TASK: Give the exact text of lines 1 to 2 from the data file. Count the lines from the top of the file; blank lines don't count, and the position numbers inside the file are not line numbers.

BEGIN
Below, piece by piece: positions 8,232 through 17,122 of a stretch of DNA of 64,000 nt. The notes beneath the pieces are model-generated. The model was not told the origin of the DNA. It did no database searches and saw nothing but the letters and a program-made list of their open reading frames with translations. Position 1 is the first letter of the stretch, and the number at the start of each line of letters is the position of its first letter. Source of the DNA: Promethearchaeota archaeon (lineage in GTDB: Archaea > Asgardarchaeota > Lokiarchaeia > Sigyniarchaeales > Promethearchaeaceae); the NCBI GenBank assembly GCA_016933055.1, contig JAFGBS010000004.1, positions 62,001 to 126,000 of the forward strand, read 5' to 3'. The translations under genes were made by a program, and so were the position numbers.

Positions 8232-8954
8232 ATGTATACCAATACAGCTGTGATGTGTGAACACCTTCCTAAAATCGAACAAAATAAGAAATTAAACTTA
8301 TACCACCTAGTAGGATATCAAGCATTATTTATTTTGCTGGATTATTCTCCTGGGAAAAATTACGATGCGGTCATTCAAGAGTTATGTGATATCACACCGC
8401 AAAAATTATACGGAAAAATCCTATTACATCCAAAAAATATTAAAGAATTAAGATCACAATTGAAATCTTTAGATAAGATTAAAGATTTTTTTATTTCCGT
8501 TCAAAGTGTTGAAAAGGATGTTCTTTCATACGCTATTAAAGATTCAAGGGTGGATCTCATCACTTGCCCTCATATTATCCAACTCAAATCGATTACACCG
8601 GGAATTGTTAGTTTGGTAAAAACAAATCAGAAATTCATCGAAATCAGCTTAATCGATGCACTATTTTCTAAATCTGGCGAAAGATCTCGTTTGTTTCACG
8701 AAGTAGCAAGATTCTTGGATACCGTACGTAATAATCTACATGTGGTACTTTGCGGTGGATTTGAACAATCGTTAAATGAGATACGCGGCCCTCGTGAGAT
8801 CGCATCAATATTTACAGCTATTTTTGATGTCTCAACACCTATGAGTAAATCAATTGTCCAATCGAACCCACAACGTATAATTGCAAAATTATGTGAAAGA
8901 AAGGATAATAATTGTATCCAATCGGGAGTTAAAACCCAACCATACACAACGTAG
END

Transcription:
Below, piece by piece: positions 8,232 through 17,122 of a stretch of DNA of 64,000 nt. The notes beneath the pieces are model-generated. The model was not told the origin of the DNA. It did no database searches and saw nothing but the letters and a program-made list of their open reading frames with translations. Position 1 is the first letter of the stretch, and the number at the start of each line of letters is the position of its first letter. Source of the DNA: Promethearchaeota archaeon (lineage in GTDB: Archaea > Asgardarchaeota > Lokiarchaeia > Sigyniarchaeales > Promethearchaeaceae); the NCBI GenBank assembly GCA_016933055.1, contig JAFGBS010000004.1, positions 62,001 to 126,000 of the forward strand, read 5' to 3'. The translations under genes were made by a program, and so were the position numbers.

Positions 8232-8954